Tuberculosis is an infectious disease of enormous and increasing global importance. Currently, about one third of all humans are latently infected with its etiologic agent, Mycobacterium tuberculosis
(Mtb), and an estimated 2.5 million people die of tuberculosis annually [1
]. After infection of a mammalian host, Mtb is able to resist innate host defenses sufficiently to increase the local bacterial burden and disseminate throughout the body. With the onset of the adaptive immune response, however, the bacterial numbers are controlled in over 90% of infected individuals. Nevertheless, the host is not able to completely clear the bacterial burden, thus leading to persistence of Mtb within the lungs and other tissues of healthy individuals. These latent infections can be reactivated to generate full-blown disease, a process that is accelerated by immunocompromised states resulting from senescence, malnutrition, and co-infection with HIV, which is a major source of morbidity and mortality associated with the current HIV epidemics in many countries [2
Programmed cell death (apoptosis) plays an important role in the innate immune response against pathogens and comprises an evolutionarily conserved defense strategy that extends even into the plant world [6
]. It is therefore essential for persisting intracellular pathogens to have strong anti-apoptosis mechanisms [8
]. While a few studies have suggested that under some conditions Mtb may induce host cell apoptosis [13
], a substantial body of evidence points strongly to the expression of strong anti-apoptotic mechanisms by Mtb and other closely related virulent bacteria. Furthermore, this capacity is not found in avirulent species, suggesting a causal link between virulence and inhibition of macrophage apoptosis [17
]. This hypothesis is supported by the recent discovery that the genetic predisposition of different inbred mouse strains to mycobacterial infections is linked to the capacity of their macrophages to undergo apoptosis or necrosis upon infection, with the former response imparting a resistant and the latter a susceptible host phenotype [20
Further confirmation of the findings that Mtb inhibits host cell apoptosis is provided by a number of studies that have addressed its molecular mechanism. The importance of Mtb-induced upregulation of anti-apoptosis genes in infected macrophages for apoptosis inhibition was supported by functional data using either anti-sense oligonucleotides to knock down mcl-1 expression [19
] or A1 knock-out mice lacking the anti-apoptosis gene A1 [21
]. These results implicate the intrinsic (mitochondria-mediated) apoptosis pathway as a target for Mtb-mediated apoptosis inhibition, because mcl-1 and A1 are both members of the large family of Bcl-2–like proteins that localize prominently to mitochondria. However, this is contradicted by the finding that overexpression of Bcl-2 (another mitochondrial anti-apoptotic protein) could not rescue cells from undergoing apoptosis after infection with nonvirulent mycobacteria, thus suggesting that the extrinsic pathway (death receptor–mediated) is involved in the infection-induced apoptosis [23
]. Consistently, virulent Mtb strains could inhibit FasL-induced apoptosis in Fas-expressing cells [18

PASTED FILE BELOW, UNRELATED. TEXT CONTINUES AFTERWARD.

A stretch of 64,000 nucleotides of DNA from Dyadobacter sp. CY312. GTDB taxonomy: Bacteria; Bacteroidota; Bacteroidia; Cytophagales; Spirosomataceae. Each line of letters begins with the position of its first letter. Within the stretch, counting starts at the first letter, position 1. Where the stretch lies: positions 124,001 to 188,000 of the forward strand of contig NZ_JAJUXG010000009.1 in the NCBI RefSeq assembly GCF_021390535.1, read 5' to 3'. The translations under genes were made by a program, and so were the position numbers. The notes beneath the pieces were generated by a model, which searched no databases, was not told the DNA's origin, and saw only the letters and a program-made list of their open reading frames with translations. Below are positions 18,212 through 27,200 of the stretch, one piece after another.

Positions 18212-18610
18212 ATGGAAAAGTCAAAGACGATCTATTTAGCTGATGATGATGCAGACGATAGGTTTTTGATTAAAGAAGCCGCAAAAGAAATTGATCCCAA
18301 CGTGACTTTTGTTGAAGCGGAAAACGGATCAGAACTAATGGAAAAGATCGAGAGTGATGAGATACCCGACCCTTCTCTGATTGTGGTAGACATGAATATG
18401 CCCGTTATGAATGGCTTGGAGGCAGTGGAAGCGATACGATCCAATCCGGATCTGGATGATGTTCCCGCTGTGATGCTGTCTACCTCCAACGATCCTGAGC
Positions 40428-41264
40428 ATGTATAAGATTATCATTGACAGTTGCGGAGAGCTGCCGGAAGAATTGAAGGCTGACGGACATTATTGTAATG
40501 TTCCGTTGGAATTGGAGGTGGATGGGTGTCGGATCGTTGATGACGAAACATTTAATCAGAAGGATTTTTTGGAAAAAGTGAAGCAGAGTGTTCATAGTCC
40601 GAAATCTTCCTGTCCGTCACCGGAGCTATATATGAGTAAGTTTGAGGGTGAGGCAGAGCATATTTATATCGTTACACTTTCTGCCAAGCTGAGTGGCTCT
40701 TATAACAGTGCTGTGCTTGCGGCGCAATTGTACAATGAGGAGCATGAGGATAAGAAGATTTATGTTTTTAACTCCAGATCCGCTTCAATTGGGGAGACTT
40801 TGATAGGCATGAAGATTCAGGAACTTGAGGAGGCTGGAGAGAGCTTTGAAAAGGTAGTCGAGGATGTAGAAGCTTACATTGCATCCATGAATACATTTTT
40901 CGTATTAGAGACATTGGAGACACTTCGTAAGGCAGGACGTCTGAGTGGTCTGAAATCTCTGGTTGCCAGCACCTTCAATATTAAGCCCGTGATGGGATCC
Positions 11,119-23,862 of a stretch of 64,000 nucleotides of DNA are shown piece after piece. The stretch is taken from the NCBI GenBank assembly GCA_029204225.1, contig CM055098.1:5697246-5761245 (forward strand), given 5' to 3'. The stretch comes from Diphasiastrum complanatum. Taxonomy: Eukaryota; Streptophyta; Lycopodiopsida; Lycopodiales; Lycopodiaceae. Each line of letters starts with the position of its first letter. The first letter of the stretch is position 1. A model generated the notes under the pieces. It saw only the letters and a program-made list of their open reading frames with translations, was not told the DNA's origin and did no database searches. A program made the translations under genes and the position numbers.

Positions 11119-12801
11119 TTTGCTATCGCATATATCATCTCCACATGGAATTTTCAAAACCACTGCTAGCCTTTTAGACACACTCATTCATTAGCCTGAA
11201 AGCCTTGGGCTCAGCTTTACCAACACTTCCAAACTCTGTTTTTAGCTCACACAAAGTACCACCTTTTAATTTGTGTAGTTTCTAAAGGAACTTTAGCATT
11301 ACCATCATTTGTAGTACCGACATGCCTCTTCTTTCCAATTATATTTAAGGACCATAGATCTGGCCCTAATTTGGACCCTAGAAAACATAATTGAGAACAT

]. The same group reported very recently that lipoglycans of the Mtb cell wall stimulate the activation of NF-kB via TLR-2 and that the subsequent upregulation of cellular FLIP leads to inhibition of FasL-mediated apoptosis [24
]. Furthermore, it was suggested that Mtb stimulated the secretion of soluble TNF-R2, which led to the reduction of bioactive TNF-α in the medium and therefore less stimulation of the TNF-R1 [25
]. Altogether, it seems that virulent Mtb is able to inhibit induction of host cell apoptosis via multiple pathways, and probably encodes mechanisms to interfere with both intrinsic and extrinsic pathways for initiation of programmed cell death.
The inhibition of macrophage apoptosis by Mtb is believed to provide a number of advantages to the bacterium in its struggle to resist the host immune response. These include preservation of a favorable host cell environment during growth and persistence [26
], evasion of apoptosis-linked bactericidal effects [28
], and avoidance of efficient cytotoxic T cell priming via the detour pathway of antigen cross-presentation [15
]. This last point is of potential importance to the improvement of tuberculosis vaccines, because attenuated mycobacterial strains that induce higher levels of host cell apoptosis would be expected to stimulate more robust cellular immunity, as suggested by a recent study using recombinant M. bovis
Bacille Calmette-Guérin (BCG) expressing listeriolysin [33
]. Therefore, the identification of mycobacterial genes required for prevention of apoptosis could lead to specific strategies for designing more efficacious forms of BCG or other attenuated mycobacterial vaccine strains.
In order to clarify the role of mycobacteria in host cell apoptosis and to address its importance for bacterial virulence, we sought to identify anti-apoptosis genes via a gain-of-function genetic screen. Using this approach, we successfully identified two independent genomic regions of virulent Mtb (strain H37Rv) that mediate the inhibition of host cell apoptosis by the facultative pathogen M. kansasii. The analysis of a defined set of bacterial mutants of M. kansasii in immunocompromised (SCID) mice demonstrated a causal relationship between inhibition of apoptosis and virulence. These findings were confirmed via a loss-of-function strategy using the newly identified anti-apoptosis gene, nuoG, and demonstrated attenuation of Mtb nuoG mutants in immunocompromised and immunocompetent mice. Altogether our findings allowed, to our knowledge for the first time, the demonstration of a causal relationship between inhibition of host cell apoptosis and virulence of mycobacteria.